Off-road racing dog has skill and a need for speed

This photo taken Jan. 13, 2010 shows Mike Schelin riding a motocross bike with his dog Opee, a 8-years-old blue merle Australian shepherd in Perris, Calif. (AP Photo/Chris Carlson)

PERRIS, Calif. -- Opee is only 8, but he's already a popular veteran in the down and dirty sport of motocross.

He can pull 6 Gs. He's been the centerfold for Cycle News and poses regularly for fan photos. He's a survivor of the grueling Baja 500 and has racked up more than 10,000 hours on a dirt bike.

Sometimes, you can barely see the 70-pound pooch -- a blue merle Australian shepherd -- through the dust on his goggles and his custom helmet, complete with cam.

"I am his biggest fan," said Mike Schelin, Opee's owner, race partner and a purveyor of used motorcycle parts from a shop next to his home.

Schelin got the dog in 2001 shortly after his divorce. He raises him with other dogs and two horses at a spread he calls Miracle Flats. Known as "The Dogfather" to some in the sport, Schelin always takes a back seat to Opee.

This photo taken Jan. 13 shows Mike Schelin riding a motocross bike with his dog Opee, a 8-years-old blue merle Australian shepherd in Perris, Calif.

"He was my instant best friend," Schelin said. "He slept in my tool bag. There was something about him. He's had charisma since Day One. I knew I had a dog who could make a difference."

Schelin, 41, realized he had a four-legged motocross fan as a pet when he started riding in the desert with Opee on the chase.

"I felt bad for him, he would run so long." So Schelin bought a four-wheeler and they went desert riding together. The dog didn't like the dust in his eyes, so Schelin got him goggles. One day, Opee ditched the four-wheeler and hopped on the motorcycle tank, where he's been ever since, Schelin said.

If the bike isn't moving, Opee will just fall asleep on the tank. They keep it bare because they've never found a covering that's comfortable for the dog, Schelin said.

Reaction to Opee was magic. He was an instant canine ambassador to off-roading. Finding sponsors was no problem and soon Opee had his own custom gear. He got his American Motorcycle Association card and his SCORE International card, the latter so he could race in Baja.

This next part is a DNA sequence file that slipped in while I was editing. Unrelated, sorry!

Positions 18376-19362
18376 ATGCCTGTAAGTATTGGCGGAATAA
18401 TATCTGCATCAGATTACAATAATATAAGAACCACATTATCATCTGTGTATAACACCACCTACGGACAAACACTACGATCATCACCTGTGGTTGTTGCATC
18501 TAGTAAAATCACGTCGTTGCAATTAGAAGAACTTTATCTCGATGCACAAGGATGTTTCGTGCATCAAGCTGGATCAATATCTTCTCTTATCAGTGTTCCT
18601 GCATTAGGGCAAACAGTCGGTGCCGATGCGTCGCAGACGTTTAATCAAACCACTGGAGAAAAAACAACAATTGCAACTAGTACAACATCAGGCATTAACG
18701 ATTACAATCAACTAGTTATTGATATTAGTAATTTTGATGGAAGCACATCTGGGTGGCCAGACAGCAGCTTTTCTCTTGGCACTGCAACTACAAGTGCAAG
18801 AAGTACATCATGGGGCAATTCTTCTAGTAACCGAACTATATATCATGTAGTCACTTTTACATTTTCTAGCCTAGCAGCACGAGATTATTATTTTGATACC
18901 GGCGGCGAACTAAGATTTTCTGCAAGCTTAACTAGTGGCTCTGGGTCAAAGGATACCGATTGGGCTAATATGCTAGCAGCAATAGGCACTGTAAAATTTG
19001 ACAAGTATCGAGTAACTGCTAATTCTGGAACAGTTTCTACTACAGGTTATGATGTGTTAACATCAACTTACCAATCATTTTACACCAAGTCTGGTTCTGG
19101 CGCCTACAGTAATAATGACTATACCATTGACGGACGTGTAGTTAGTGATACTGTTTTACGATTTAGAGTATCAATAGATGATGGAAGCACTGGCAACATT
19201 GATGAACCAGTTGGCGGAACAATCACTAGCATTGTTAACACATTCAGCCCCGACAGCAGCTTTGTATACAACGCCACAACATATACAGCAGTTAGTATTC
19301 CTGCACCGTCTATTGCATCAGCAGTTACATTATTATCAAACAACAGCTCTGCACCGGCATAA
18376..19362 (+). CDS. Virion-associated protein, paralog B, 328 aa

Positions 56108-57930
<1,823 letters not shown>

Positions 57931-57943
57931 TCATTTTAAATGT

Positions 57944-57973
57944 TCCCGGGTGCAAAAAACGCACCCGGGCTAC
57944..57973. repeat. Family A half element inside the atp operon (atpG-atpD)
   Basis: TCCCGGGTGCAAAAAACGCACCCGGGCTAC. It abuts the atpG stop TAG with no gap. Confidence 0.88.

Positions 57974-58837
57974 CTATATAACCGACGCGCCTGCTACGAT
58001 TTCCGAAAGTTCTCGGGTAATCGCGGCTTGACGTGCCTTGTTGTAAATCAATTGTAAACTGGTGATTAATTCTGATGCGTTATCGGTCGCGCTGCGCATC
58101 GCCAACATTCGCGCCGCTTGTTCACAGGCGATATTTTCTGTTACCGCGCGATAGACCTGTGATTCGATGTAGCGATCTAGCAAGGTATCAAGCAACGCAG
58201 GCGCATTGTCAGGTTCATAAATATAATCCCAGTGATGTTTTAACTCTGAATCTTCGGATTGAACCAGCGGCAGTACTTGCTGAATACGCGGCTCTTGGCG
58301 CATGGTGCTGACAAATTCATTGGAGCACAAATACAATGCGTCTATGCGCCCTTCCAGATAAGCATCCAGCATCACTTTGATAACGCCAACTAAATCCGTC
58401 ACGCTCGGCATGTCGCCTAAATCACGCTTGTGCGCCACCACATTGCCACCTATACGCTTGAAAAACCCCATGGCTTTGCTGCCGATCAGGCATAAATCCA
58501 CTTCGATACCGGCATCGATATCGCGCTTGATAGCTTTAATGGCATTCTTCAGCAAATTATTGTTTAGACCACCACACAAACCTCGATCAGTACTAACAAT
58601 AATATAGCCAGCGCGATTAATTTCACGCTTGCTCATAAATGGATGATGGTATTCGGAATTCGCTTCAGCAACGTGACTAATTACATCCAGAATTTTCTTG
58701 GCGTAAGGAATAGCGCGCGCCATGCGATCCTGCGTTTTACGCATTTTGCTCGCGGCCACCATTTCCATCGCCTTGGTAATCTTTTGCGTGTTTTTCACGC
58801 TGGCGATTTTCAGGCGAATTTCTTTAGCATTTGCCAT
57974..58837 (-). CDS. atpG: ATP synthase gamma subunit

These photos taken Jan. 13 show Mike Schelin riding a motocross bike with his dog Opee, a 8-years-old blue merle Australian shepherd in Perris, Calif. (CHRIS CARLSON ~ Associated Press)

The dog has also been a search and rescuer, a California assistance dog and visits children in hospitals with Schelin. They regularly work crowds at races in the area, including the Supercross in Anaheim, Calif.

Opee appears to be Schelin's biggest fan as well.

"From what I see, he loves Mike and would go anywhere with him," said Ricky Johnson, a seven-time national motorcycle champion who owns Perris Raceway near Schelin's place.

Opee and Schelin race, but not to win. Because they're different and for safety's sake, they always start in the rear and they only compete with the cyclist in front of them, Schelin said.

Schelin's greatest triumph came when his five-member team -- with Opee in the driver's seat for 276 miles -- finished the cross-country Baja 500 with 10 minutes to spare. They completed the race in 17 hours, 49 minutes, 36 seconds -- and ahead of half the pack.

"The average person races eight times before he finishes," he said.

In the beginning, Schelin had trouble seeing around Opee, but they worked out shifts and leans and it's seldom a problem now. Schelin also uses voice commands.

"When we come up to a jump, I tell him to set it up and he will drop down and give me more of a view," Schelin said. If they're at the bottom of a cliff or big hill and there's too much weight, he just tells Opee to get off and meet him at the top.

Even the most skilled motocross racer has a plaster cast past and Opee is no exception. His worst crash came in the 2006 Baja 500.

"We took a spill at 75 mph in the dirt and went into a 40-foot skid," Schelin said.

The dog isn't tethered to the bike or Schelin. He skinned his nose and scraped his paw. Schelin sliced his leg.

"I would never do anything to hurt my dog," Schelin said. "Opee keeps me in check at all times. If he doesn't jump up on the bike, we don't go."

Schelin is not only racing partner but stage dad for his dog, with a few goals for the future: Do a back flip with Opee into a foam pit ("he would hold on the same way I do -- gravity"); see Opee recognized as the fastest dog on the planet (he's written to Guinness); and go to the movies to see Opee in a major motion picture.

Schelin hasn't heard from an agent he contacted and is still looking for representation. Opee, he said, is too talented to go undiscovered.

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